For instance, Australian employers only withhold federal income taxes from employee earnings—states do not impose income taxes. However, payroll tax rates and worker’s compensation premiums vary drastically between states and industries, ranging from 0.3% to 14% of employee base earnings.

Ensuring ongoing compliance with local employment regulations at each level of government is critical for avoiding fines, limited business opportunities, and other penalties.

Incorrect payroll contributions

Running payroll for an international team is complex and involves unique risks. When hiring employees in Australia, global companies must navigate local payroll tax regulations, ensure correct withholdings, and use compliant payment methods to avoid fines, reputational damage, and employee churn.

Australian payroll taxes vary from those in many other countries. Federal income tax rates range from 0% to 45%, depending on an individual’s income bracket, and total employer contributions to statutory insurance programs amount to roughly 16% to 21% of the employee’s base monthly salary.

As previously mentioned, statutory contributions comprise the superannuation fund, state payroll taxes, and worker’s compensation. As of 2024, the superannuation rate is currently 11%. State payroll taxes range from 4% to 6.85%, and worker’s compensation ranges from 0.3% to 14%, depending on the state and industry.

Employers must calculate income tax and statutory contributions as percentages of their employees’ base earnings and remit payments to the Australian Taxation Office (ATO).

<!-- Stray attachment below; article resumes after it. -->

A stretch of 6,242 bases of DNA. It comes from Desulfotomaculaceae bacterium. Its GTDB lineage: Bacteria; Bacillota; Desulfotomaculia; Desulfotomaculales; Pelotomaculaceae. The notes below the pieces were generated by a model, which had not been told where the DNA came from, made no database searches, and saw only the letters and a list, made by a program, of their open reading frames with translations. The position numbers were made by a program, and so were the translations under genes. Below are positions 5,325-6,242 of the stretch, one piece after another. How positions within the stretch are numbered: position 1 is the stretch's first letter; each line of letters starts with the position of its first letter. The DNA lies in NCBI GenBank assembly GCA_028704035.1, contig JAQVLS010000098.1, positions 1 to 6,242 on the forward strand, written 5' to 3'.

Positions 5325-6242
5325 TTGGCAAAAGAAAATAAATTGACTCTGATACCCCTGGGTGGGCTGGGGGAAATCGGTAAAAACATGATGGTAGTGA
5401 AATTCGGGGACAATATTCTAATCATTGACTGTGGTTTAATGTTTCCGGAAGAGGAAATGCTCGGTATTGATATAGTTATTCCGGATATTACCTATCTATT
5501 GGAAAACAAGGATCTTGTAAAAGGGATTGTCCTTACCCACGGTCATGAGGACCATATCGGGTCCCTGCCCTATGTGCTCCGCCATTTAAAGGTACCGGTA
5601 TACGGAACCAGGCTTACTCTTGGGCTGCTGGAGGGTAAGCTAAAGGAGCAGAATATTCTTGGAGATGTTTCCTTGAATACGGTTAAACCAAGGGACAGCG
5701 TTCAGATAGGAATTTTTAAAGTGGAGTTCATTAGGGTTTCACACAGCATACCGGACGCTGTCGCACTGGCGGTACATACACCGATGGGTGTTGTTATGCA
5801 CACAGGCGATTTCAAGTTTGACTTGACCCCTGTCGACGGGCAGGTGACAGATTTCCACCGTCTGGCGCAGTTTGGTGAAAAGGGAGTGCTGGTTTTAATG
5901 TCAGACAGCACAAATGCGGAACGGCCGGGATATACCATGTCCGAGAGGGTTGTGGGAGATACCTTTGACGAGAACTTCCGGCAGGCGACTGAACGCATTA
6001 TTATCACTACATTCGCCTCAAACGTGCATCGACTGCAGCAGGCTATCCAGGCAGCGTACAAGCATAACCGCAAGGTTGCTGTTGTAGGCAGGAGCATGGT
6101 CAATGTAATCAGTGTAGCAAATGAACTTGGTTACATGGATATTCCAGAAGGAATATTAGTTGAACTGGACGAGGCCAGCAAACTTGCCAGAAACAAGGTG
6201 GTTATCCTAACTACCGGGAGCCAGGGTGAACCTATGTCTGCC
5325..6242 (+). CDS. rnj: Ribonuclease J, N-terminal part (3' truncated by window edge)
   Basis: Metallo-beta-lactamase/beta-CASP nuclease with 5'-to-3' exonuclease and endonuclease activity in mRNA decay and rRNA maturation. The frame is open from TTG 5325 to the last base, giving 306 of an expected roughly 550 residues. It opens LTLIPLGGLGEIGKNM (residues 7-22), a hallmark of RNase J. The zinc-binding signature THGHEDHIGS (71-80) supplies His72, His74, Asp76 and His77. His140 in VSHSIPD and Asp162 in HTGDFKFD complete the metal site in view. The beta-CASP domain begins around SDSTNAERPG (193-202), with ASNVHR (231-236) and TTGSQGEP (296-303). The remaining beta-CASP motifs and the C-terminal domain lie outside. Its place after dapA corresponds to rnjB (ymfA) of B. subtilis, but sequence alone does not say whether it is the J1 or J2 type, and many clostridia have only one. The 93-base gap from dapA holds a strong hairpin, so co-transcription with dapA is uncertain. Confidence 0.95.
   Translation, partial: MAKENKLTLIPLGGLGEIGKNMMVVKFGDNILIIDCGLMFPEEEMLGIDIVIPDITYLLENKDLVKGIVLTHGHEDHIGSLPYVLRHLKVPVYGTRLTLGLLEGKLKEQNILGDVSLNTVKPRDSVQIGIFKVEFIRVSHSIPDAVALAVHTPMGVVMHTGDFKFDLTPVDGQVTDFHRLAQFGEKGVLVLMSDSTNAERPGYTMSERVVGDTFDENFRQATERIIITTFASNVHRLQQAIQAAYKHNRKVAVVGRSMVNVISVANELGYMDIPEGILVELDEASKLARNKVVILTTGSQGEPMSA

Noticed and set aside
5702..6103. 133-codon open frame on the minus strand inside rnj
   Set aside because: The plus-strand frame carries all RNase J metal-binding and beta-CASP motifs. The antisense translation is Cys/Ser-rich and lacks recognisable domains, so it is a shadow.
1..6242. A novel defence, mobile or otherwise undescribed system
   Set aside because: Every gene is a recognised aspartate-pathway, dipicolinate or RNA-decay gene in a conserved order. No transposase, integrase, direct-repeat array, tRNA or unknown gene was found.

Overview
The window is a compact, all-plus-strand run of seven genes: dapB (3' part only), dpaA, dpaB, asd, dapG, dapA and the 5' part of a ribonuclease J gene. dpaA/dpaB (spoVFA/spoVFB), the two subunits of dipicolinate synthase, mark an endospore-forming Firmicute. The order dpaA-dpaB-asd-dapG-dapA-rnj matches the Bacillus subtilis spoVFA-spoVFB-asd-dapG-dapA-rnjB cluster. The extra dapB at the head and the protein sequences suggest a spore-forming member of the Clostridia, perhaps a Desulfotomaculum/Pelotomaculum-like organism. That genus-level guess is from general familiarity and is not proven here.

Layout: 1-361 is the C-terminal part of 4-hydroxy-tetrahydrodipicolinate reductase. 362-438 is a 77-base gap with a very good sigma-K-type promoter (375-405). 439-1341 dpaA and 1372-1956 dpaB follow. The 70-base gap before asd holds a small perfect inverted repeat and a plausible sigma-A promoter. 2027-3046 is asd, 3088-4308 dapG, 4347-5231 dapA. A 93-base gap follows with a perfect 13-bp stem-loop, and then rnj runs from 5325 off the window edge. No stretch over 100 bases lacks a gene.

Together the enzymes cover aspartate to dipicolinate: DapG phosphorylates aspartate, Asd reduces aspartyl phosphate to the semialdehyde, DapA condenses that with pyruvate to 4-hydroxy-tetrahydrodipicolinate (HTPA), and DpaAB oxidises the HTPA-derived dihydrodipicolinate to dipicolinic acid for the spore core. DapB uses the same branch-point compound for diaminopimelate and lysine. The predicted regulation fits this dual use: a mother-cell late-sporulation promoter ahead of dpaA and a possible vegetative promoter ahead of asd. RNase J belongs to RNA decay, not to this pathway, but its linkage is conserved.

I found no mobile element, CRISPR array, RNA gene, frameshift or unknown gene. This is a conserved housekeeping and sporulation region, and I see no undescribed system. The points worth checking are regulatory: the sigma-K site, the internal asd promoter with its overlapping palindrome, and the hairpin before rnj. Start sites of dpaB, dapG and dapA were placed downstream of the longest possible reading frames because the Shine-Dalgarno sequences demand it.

Running compliant global payroll is critical for ensuring timely, accurate payments to your Australian team. Consider mitigating risk by partnering with a third-party payroll provider, such as a global payroll partner.

Read also: Complete Guide to Payroll Tax: Definition, Costs, and Calculation 


If you hire contractors instead of employees, you must be aware of the misclassification risk. Classification refers to how companies designate talent under local regulations—as contractors or employees.

While hiring international contractors comes with unique cost savings, it also comes with unique responsibilities.

Contractors don’t enjoy the range of employment rights that employees do, such as guaranteed health care, retirement insurance, and worker’s compensation. However, they enjoy unique freedoms, such as setting their work schedule, choosing their work attire, and subcontracting projects to other contractors.

Australian regulators have established worker classification regulations to prevent companies from hiring contractors for cost-savings while treating them like employees. These regulations are highly nuanced, consider multiple factors, and leave ample room for interpretation to determine the nature of a working relationship.

Consider the following example: a French software company engages remote talent in Australia on a contract basis and establishes daily work blocks during which the contractors must be online and available to the domestic team.